In 2009, the United Nations Assistance Mission for Iraq (UNAMI) reported about FGM in Kurdistan for the first time. UNICEF/Arbil followed. Shortly before, WADI had published the first findings from a comprehensive study by the association, indicating that FGM is prevalent in almost all parts of Iraqi Kurdistan. This study, published in 2010, also shows that FGM is equally widespread in towns and in the countryside. Human Rights Watch is expected to publish their own survey soon, confirming the results found by WADI.
Today, female genital mutilation in Kurdistan is internationally recognized beyond dispute. All future reports about FGM worldwide will also have to include Kurdistan. Maps of the FGM-affected regions are currently being revised. Those who still call FGM an “African problem” are corrected by other, better-informed. This recognition has become possible thanks to the campaign.
Read more: Stop FGM in Kurdistan. It's good to see that UNICEF has been part of the effort to stop FGM in Kurdistan. In March I asked "Why aren't more countries in the middle east (especially the oil rich nations) contributing to UNICEF?"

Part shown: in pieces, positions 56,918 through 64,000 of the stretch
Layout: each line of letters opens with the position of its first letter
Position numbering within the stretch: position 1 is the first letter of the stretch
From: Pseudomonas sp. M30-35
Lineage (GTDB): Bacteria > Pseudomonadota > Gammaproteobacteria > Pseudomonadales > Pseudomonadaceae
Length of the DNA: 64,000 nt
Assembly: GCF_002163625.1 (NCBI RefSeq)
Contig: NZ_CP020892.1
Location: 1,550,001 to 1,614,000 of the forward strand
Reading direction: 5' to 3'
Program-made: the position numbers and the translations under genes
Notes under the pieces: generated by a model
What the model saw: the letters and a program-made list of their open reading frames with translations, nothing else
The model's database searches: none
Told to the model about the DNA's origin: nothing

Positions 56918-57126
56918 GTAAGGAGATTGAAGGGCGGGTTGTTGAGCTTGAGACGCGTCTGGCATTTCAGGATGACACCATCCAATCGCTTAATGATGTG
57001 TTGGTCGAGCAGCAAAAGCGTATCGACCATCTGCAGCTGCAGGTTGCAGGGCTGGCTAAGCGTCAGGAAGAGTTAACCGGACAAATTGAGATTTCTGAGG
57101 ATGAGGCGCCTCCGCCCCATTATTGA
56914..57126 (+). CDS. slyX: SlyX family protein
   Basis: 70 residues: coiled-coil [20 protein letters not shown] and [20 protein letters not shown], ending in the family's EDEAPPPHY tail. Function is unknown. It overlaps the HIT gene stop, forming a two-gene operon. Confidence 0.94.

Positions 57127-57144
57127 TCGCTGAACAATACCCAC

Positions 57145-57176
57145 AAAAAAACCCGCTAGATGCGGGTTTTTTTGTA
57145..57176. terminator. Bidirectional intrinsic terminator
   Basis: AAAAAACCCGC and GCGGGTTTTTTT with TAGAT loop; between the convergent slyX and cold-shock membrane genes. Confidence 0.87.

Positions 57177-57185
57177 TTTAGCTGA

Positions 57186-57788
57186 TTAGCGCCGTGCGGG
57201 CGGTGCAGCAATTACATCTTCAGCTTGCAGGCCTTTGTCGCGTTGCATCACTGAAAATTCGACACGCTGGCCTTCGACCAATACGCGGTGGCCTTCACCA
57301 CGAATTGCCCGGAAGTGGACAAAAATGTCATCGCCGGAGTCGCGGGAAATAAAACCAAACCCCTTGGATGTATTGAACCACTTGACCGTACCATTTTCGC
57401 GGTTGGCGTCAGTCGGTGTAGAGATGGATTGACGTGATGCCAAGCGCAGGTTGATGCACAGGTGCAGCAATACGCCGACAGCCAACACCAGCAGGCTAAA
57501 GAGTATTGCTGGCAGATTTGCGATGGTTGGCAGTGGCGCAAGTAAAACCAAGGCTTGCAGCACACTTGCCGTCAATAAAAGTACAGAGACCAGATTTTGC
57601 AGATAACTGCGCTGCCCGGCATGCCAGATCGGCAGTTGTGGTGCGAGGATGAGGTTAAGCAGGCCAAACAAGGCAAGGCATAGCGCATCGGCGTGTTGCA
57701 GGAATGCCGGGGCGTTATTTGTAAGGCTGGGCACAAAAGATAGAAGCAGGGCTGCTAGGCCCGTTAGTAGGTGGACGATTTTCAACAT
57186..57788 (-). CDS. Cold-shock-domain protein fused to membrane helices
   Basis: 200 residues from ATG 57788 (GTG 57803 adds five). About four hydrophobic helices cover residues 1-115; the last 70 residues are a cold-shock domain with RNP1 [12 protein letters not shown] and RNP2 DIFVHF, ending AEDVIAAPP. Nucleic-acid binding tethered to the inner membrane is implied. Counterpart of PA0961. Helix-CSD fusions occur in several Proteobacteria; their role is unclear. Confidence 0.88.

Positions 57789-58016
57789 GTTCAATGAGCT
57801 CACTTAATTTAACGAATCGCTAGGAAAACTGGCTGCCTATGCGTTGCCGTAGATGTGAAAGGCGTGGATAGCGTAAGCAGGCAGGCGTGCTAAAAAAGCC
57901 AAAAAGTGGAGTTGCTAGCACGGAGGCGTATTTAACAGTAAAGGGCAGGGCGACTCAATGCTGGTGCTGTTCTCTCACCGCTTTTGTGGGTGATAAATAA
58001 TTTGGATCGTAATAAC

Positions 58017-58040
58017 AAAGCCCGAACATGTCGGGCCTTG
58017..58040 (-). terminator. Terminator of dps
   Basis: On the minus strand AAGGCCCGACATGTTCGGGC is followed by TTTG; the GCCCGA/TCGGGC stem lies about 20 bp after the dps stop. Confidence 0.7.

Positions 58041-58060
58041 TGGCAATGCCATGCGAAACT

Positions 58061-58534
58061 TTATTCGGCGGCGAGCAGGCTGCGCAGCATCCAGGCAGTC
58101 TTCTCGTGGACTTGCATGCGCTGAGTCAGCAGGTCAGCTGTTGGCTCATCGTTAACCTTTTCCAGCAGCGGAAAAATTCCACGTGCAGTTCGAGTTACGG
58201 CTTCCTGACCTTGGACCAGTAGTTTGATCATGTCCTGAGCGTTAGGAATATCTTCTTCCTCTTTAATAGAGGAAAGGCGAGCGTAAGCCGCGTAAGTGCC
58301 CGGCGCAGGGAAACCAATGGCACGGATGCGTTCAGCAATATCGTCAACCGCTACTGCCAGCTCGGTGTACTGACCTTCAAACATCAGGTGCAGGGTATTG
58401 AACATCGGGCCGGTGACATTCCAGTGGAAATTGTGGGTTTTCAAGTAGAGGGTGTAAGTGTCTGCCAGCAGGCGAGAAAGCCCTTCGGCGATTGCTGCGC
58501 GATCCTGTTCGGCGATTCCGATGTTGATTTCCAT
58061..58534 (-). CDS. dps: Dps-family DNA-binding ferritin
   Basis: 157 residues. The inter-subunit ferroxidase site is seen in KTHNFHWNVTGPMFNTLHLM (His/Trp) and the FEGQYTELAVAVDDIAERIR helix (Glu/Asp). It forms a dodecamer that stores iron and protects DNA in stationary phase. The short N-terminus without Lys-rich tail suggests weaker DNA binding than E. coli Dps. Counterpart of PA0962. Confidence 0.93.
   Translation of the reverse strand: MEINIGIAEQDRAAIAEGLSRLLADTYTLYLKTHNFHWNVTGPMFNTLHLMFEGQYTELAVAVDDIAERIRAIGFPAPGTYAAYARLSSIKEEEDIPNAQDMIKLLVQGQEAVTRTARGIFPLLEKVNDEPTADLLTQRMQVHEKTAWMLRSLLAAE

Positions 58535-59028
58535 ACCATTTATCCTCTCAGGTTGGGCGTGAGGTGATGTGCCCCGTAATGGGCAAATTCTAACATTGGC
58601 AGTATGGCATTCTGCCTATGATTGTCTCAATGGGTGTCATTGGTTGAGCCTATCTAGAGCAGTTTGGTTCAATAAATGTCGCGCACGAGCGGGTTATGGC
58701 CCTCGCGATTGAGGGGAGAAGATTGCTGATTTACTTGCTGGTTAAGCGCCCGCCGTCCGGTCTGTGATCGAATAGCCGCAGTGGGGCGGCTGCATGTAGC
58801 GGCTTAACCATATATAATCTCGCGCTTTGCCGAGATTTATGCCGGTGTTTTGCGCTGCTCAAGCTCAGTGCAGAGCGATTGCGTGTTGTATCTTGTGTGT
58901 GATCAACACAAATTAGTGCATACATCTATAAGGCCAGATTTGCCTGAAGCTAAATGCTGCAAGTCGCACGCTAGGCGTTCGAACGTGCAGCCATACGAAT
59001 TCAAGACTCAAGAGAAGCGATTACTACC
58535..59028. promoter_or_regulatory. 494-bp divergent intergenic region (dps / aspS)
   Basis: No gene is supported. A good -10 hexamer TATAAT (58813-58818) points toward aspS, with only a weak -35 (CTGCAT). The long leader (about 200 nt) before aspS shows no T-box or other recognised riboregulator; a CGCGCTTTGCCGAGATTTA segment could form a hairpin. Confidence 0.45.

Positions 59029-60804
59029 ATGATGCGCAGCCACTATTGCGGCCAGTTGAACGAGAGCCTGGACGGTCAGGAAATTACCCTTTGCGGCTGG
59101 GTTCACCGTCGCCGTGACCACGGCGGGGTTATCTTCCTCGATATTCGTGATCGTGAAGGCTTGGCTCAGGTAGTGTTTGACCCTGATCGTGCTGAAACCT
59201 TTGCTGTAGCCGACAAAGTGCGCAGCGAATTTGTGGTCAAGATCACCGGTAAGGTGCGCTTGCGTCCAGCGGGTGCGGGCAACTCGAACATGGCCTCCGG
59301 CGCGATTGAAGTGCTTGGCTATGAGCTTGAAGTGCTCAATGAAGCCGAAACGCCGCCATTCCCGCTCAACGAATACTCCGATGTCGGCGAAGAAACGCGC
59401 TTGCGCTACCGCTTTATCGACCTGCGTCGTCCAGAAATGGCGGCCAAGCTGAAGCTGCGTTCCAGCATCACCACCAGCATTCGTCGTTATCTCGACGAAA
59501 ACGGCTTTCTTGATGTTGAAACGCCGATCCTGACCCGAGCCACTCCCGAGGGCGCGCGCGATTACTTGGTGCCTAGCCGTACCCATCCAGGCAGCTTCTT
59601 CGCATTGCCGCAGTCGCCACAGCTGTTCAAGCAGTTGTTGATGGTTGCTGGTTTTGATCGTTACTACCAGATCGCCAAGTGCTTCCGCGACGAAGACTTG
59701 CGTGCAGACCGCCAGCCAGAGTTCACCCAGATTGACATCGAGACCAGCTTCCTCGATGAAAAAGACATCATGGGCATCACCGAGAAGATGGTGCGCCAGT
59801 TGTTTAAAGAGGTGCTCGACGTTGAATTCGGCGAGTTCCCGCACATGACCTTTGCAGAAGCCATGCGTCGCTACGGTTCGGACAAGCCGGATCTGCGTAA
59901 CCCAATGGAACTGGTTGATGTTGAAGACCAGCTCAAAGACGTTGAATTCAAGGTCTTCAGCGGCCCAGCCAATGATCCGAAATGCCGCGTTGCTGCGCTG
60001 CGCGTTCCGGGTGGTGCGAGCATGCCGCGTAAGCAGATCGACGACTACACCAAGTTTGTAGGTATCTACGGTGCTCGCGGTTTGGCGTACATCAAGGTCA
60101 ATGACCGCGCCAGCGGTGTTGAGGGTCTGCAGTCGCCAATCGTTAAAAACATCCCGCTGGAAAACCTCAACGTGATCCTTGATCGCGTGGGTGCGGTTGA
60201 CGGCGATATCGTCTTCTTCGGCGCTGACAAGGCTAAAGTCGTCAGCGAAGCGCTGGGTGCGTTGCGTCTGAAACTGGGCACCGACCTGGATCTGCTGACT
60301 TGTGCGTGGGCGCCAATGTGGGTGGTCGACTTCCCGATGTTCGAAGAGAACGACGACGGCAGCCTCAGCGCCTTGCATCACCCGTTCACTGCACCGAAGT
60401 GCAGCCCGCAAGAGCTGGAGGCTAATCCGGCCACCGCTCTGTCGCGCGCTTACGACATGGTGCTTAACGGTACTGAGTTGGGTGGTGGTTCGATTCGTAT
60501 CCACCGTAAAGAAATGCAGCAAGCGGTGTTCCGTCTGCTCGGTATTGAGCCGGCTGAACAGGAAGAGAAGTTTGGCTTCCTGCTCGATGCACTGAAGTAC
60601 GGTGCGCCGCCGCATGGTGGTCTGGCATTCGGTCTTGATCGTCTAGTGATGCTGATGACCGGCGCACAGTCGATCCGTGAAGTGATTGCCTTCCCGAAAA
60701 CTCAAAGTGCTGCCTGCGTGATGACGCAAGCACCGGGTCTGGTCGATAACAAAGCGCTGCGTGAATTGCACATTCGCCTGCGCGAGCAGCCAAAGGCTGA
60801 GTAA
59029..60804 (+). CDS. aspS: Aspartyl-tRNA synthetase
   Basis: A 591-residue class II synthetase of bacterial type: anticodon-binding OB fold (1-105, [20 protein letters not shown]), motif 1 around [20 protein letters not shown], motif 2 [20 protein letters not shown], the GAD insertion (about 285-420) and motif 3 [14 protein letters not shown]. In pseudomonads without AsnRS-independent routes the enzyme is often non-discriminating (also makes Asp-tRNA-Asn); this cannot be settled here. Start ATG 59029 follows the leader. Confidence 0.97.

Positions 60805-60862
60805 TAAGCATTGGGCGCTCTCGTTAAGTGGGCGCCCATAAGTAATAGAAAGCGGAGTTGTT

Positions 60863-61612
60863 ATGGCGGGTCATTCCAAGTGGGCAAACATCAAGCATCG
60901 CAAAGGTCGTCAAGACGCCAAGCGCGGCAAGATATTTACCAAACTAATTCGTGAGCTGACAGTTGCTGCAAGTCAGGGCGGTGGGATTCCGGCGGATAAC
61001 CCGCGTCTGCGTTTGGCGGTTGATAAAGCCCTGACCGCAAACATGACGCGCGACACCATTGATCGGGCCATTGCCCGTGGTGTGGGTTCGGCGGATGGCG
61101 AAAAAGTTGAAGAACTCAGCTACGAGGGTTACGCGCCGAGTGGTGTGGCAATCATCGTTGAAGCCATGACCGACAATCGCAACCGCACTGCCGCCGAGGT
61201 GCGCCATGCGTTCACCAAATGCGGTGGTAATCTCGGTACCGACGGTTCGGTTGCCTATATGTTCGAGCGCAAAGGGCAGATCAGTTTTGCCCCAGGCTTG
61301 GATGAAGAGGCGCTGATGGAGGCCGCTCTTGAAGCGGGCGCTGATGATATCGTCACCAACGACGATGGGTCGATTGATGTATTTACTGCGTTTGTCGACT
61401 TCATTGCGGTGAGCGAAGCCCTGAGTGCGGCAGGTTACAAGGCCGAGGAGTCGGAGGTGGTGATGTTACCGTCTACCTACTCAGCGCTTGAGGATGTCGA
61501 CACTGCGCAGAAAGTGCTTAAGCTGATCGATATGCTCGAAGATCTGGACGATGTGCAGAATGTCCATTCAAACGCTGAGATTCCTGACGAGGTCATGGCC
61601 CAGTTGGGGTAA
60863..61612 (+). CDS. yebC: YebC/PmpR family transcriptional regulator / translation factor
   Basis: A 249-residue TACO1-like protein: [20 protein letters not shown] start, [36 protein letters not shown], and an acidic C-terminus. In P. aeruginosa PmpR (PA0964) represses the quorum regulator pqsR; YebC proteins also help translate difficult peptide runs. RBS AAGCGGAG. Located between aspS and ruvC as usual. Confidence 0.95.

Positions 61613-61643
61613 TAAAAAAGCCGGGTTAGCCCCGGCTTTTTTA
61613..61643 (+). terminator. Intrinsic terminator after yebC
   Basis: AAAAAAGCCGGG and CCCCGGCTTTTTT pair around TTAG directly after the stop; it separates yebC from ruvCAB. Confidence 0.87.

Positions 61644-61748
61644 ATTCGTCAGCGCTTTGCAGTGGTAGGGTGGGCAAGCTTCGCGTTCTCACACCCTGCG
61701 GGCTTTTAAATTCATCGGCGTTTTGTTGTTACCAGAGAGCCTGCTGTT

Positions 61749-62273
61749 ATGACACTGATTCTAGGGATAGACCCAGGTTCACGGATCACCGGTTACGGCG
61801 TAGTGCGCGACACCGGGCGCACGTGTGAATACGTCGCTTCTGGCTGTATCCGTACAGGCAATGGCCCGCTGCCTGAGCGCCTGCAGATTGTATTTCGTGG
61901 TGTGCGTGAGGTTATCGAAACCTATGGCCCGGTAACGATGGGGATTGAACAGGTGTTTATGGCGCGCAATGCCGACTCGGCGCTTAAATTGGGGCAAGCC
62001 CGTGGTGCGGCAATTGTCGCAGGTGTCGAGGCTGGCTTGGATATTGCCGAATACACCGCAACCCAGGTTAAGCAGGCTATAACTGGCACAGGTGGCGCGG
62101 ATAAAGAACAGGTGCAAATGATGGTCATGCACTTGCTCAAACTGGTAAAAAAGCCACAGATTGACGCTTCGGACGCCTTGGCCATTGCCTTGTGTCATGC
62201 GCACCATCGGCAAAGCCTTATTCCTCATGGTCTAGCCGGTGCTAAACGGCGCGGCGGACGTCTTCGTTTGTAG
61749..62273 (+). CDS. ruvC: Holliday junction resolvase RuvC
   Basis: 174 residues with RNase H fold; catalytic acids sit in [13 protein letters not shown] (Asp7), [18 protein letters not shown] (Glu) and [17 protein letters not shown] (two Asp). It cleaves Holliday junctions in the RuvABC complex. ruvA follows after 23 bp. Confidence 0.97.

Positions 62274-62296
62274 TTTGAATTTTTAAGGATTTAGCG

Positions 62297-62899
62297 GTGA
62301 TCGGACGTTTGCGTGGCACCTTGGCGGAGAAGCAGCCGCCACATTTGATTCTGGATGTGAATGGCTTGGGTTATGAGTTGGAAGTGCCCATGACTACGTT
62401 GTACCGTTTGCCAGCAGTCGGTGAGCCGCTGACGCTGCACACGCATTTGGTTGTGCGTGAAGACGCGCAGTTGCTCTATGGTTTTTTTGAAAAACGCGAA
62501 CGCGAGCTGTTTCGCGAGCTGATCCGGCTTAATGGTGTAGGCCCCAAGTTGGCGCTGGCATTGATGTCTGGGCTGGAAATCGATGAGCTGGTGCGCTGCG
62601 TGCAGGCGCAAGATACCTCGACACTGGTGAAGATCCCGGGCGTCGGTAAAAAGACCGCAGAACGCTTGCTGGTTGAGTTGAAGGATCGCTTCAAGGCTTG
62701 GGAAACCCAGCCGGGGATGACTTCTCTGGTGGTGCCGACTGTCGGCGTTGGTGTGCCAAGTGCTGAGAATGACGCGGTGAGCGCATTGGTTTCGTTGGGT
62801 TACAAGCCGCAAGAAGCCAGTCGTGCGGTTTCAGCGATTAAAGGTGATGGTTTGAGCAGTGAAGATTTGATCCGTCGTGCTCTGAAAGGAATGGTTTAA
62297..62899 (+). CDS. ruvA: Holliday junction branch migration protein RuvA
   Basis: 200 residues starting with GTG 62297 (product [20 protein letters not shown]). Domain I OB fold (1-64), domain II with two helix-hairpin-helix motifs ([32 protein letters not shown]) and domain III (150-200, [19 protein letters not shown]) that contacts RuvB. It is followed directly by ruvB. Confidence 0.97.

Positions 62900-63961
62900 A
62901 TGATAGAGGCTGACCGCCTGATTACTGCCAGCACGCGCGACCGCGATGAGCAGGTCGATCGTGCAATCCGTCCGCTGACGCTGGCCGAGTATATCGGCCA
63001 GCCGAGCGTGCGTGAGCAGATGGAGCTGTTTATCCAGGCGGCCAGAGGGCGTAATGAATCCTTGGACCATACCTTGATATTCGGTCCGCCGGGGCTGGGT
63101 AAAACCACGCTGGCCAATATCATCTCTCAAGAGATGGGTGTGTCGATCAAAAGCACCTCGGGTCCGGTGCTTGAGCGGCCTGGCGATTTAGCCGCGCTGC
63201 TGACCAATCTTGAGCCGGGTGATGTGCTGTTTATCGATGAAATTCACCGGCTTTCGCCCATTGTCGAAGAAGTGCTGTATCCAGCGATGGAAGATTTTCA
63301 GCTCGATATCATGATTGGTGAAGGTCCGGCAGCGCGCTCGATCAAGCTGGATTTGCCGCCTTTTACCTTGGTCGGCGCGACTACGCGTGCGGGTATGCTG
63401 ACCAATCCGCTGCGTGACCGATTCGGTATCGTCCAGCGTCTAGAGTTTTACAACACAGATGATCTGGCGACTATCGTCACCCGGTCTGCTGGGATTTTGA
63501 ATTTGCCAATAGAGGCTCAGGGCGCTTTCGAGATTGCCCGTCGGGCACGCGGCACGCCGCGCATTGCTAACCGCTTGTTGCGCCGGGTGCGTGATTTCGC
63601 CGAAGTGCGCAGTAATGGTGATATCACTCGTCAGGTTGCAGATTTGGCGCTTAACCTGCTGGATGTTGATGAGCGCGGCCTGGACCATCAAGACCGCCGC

I'm glad that Kurdistan's government is allowing open discussion of these issues and is attempting to combat gender-based violence against women.
As Kurdistan is fast progressing, becoming democratized and westernized, it faces serious difficulties with its conservative culture that has subjected women to painful and deadly rituals including honor killing. Barham Salih, prime minister of Kurdistan, promised on Thursday to put the issue of women first in his government’s policies and eliminate violence against women, who constitute more than half of the Kurdish society.
Perhaps these changes in Kurdistan have been made possible by American influence. If so, I hope the positive influence continues, and not just in Kurdistan. With American help and encouragement, Iraq can become a better country.